Recommendation:  Even though it might not make sense, If a smaller plate makes you feel like you are eating more with the same amount of food, I say go out and replace your dishes with mini plates and saucers.  While you at it, use a smaller serving spoon.  The Cornell Food& Brand Lab is another good resource for information[9].  

Can I serve and eat my ice cream with a sample spoon from the ice cream shop?  

 

 

Footnotes
[1]“A Great Strategy For Weight Loss: Use A Smaller Plate.”
[2]DiSantis et al., “Plate Size and Children’s Appetite: Effects of Larger Dishware on Self-Served Portions and Intake.”
[3]Shah et al., “Food Serving Size Knowledge in African American Women and the Relationship with Body Mass Index.”
[4]Wansink and van, “Portion Size Me: Plate-Size Induced Consumption Norms and Win-Win Solutions for Reducing Food Intake and Waste.”
[5]Wansink, van, and Payne, “Larger Bowl Size Increases the Amount of Cereal Children Request, Consume, and Waste.”
[6]Wansink, van, and Painter, “Ice Cream Illusions Bowls, Spoons, and Self-Served Portion Sizes.”
[7]Van Ittersum and Wansink, “Plate Size and Color Suggestibility: The Delboeuf Illusion’s Bias on Serving and Eating Behavior.”
[8]Shah et al., “A Pilot Study to Investigate the Effect of Plate Size on Meal Energy Intake in Normal Weight and Overweight/Obese Women.”
[9]“Large Plate Mistake.”

References:

DiSantis, KI, LL Birch, A Davey, EL Serrano, J Zhang, Y Bruton, and JO Fisher. “Plate Size and Children’s Appetite: Effects of Larger Dishware on Self-Served Portions and Intake.” Pediatrics 131, no. 5 (May 1, 2013): e1451-8 [PubMed]
Shah, M, B Adams-Huet, E Elston, S Hubbard, and K Carson. “Food Serving Size Knowledge in African American Women and the Relationship with Body Mass Index.” Journal of Nutrition Education and Behavior 42, no. 2 (March 1, 2010): 99–105 [PubMed]
Shah, M, R Schroeder, W Winn, and B Adams-Huet. “A Pilot Study to Investigate the Effect of Plate Size on Meal Energy Intake in Normal Weight and Overweight/Obese Women.” Journal of Human Nutrition and Dietetics : The Official Journal of the British Dietetic Association 24, no. 6 (December 1, 2011): 612–15 [PubMed]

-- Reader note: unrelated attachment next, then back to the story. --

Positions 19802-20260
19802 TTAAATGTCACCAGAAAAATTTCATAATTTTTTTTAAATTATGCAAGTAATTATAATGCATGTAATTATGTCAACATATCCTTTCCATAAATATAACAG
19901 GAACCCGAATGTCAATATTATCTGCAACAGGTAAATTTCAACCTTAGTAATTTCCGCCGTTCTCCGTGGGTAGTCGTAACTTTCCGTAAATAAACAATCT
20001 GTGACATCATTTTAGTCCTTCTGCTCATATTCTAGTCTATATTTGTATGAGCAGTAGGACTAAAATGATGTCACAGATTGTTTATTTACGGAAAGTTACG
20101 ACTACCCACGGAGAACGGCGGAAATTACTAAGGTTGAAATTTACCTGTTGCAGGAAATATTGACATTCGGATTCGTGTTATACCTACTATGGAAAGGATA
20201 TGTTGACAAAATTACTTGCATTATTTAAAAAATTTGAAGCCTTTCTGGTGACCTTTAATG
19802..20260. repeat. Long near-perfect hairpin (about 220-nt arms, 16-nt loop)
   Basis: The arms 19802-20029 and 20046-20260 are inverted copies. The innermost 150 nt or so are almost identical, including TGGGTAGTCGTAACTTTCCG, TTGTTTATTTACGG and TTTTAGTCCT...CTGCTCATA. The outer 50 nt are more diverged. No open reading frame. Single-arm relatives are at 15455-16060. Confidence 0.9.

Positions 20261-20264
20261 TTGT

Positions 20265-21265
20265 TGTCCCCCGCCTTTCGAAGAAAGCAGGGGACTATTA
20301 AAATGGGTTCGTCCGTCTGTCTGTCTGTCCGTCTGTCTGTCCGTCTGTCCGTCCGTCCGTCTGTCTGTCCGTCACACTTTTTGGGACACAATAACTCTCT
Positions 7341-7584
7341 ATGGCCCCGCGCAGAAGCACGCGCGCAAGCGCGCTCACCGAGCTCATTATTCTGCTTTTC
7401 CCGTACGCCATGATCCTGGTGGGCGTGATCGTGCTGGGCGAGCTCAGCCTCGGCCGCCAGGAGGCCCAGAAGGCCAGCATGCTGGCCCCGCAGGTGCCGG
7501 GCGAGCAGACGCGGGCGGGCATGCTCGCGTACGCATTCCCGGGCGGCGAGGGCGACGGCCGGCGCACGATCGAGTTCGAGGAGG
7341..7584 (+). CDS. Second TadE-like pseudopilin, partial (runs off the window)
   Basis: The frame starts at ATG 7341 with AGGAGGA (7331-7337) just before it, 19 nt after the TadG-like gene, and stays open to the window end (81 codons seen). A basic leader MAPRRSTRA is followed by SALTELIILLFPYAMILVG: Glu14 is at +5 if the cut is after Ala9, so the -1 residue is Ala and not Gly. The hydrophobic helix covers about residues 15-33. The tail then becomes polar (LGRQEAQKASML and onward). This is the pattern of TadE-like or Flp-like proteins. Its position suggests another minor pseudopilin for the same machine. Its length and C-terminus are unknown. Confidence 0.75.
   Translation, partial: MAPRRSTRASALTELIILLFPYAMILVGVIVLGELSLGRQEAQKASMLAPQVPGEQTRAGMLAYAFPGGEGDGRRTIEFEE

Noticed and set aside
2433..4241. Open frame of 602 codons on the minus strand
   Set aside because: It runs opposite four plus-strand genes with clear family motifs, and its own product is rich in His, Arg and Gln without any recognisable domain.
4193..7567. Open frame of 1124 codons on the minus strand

Van Ittersum, Brian, and Koert Wansink. “Plate Size and Color Suggestibility: The Delboeuf Illusion’s Bias on Serving and Eating Behavior.” Journal of Consumer Research 39, no. 2 (August 2012): 215–28. doi: 101086/662615
Wansink, B, and Ittersum van. “Portion Size Me: Plate-Size Induced Consumption Norms and Win-Win Solutions for Reducing Food Intake and Waste.” Journal of Experimental Psychology. Applied 19, no. 4 (December 1, 2013): 320–32 [PubMed]
Wansink, B, Ittersum van, and JE Painter. “Ice Cream Illusions Bowls, Spoons, and Self-Served Portion Sizes.” American Journal of Preventive Medicine 31, no. 3 (September 1, 2006): 240–43 [PubMed]
Wansink, B, Ittersum van, and CR Payne. “Larger Bowl Size Increases the Amount of Cereal Children Request, Consume, and Waste.” The Journal of Pediatrics 164, no. 2 (February 1, 2014): 323–26 [PubMed]
“A Great Strategy For Weight Loss: Use A Smaller Plate.” Doctor Murray: Your Natural Medicine Resours. Accessed 20161006. https://doctormurray.com/use-a-smaller-plate/
“Large Plate Mistake.” Cornell’s Large Plate Mistake. Accessed October 6, 2016. http://foodpsychology.cornell.edu/discoveries/large-plate-mistake
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About the Author

ChuckH

I am a family physician who has served in the US Army. In 2016, I found myself overweight, out of shape, and unhealthy, so I made a change to improve my health. This blog is the chronology of my path to better health and what I have learned along the way.